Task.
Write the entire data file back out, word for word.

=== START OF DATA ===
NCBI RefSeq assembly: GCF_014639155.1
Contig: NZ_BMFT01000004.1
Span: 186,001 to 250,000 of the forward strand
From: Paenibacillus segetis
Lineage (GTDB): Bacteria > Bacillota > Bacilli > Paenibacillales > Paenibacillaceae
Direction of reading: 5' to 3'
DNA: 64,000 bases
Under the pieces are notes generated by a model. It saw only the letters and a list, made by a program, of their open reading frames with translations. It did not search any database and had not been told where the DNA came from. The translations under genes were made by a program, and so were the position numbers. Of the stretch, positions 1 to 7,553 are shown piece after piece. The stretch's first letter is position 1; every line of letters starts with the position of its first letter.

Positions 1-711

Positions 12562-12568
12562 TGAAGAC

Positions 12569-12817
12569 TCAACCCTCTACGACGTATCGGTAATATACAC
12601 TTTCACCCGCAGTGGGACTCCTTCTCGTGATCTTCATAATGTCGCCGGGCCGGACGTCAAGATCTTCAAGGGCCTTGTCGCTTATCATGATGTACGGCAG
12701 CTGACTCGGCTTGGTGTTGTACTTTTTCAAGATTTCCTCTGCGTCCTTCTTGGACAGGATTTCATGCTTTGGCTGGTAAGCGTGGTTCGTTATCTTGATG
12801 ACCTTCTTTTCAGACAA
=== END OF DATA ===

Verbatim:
NCBI RefSeq assembly: GCF_014639155.1
Contig: NZ_BMFT01000004.1
Span: 186,001 to 250,000 of the forward strand
From: Paenibacillus segetis
Lineage (GTDB): Bacteria > Bacillota > Bacilli > Paenibacillales > Paenibacillaceae
Direction of reading: 5' to 3'
DNA: 64,000 bases
Under the pieces are notes generated by a model. It saw only the letters and a list, made by a program, of their open reading frames with translations. It did not search any database and had not been told where the DNA came from. The translations under genes were made by a program, and so were the position numbers. Of the stretch, positions 1 to 7,553 are shown piece after piece. The stretch's first letter is position 1; every line of letters starts with the position of its first letter.

Positions 1-711

Positions 12562-12568
12562 TGAAGAC

Positions 12569-12817
12569 TCAACCCTCTACGACGTATCGGTAATATACAC
12601 TTTCACCCGCAGTGGGACTCCTTCTCGTGATCTTCATAATGTCGCCGGGCCGGACGTCAAGATCTTCAAGGGCCTTGTCGCTTATCATGATGTACGGCAG
12701 CTGACTCGGCTTGGTGTTGTACTTTTTCAAGATTTCCTCTGCGTCCTTCTTGGACAGGATTTCATGCTTTGGCTGGTAAGCGTGGTTCGTTATCTTGATG
12801 ACCTTCTTTTCAGACAA